Figures show that a staggering 800 public libraries have been shut down in the last 10 years.
The Chartered Institute of Public Finance and Accountancy, also known as Cipfa, annually survey all of the UK libraries.
Their figures show that this year there are 3,583 libraries in operation here in the UK.
In the last year, there have been 35 closures however, and this is attributed to sharp cuts in funding from the UK government.
If we look back at the spending on public libraries, we can see that in 2010 the spending topped £1billion, but fast forward to 2018 and the spending had dropped sharply to £750 million.
The number of librarians being paid has also taken a hit.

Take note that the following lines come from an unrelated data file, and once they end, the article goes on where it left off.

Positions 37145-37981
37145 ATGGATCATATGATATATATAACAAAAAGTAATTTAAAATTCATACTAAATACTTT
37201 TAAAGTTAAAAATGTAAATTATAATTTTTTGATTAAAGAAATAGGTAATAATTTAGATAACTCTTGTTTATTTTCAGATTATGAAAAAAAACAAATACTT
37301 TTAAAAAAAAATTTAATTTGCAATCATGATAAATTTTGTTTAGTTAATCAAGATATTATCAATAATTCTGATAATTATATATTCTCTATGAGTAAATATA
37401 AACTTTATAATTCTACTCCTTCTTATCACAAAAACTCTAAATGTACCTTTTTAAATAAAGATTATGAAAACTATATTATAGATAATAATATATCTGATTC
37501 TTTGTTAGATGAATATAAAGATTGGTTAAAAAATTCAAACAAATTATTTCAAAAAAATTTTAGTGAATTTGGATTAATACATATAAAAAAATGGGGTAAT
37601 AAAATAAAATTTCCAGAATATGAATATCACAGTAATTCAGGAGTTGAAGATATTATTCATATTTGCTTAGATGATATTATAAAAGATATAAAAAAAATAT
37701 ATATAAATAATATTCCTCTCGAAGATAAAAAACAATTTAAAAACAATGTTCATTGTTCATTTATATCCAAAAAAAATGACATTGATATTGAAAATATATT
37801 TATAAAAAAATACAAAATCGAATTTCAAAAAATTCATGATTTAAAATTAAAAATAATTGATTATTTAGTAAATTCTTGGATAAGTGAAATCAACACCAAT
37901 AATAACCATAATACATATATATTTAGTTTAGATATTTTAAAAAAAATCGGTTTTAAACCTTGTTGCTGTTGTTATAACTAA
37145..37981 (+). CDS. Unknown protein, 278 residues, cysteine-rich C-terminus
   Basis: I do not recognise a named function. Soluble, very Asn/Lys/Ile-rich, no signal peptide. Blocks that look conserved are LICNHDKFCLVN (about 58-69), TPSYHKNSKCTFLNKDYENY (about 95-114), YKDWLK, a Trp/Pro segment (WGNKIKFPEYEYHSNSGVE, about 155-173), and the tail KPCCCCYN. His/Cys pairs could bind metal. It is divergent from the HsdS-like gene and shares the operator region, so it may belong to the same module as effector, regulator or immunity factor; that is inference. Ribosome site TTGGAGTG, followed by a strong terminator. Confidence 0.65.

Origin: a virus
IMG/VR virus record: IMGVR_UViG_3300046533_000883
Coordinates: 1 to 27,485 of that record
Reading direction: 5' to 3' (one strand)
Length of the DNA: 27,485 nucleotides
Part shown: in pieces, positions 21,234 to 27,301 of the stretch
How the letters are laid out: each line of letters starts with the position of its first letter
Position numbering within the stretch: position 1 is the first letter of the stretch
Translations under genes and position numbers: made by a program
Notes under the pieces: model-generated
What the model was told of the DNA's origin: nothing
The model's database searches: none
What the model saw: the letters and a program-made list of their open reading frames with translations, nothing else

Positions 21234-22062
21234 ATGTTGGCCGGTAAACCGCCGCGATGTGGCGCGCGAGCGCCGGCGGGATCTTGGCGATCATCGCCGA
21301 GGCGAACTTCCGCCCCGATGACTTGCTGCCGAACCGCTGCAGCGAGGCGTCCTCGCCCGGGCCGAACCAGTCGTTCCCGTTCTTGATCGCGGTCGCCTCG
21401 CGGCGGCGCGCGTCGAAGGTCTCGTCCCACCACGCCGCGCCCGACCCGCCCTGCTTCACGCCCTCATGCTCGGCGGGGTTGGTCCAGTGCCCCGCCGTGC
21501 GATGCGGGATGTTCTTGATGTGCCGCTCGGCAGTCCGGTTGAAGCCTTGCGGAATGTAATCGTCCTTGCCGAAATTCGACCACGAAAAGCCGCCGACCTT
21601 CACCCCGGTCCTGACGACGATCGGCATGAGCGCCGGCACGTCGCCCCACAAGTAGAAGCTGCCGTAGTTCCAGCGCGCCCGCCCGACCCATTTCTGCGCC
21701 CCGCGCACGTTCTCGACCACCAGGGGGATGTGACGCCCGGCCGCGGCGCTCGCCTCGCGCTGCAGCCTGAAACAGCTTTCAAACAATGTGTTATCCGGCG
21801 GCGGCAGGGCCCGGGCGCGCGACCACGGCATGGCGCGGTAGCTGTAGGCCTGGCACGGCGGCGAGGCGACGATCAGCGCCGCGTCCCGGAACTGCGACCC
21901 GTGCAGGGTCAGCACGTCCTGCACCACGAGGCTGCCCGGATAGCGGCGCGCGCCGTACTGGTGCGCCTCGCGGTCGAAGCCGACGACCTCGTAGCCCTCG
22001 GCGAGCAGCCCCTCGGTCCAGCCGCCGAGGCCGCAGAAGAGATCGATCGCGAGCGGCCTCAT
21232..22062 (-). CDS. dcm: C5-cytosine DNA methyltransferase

The 2010 figure was 24,000 salaried staff working in UK libraries, and last year this number was on 15,300.
Luckily, the bulk of the workforce is propped up by more than 50,000 volunteers.
Local councils on tight budgets have been forced to channel more money into priority services such as social care, which means that lower priority services are suffering.
Prime Minister Boris Johnson claims that the closure of these libraries are not from lack of wanting, but that the current state of the economy means that they are becoming harder to support.
The government blames the sluggish economy on Brexit, which has been dragging out over the past few years.
Boris Johnson has also stated that some local authorities have managed to keep their libraries open, and although some tough decisions must be made, it can be done.
The problem could also be in social trends.
There has been a slow decline of visits to public libraries.
In 2010 there were 315 million visitors, while last year there were only 226 million, which can be attributed to the emergence of the online world and its resources.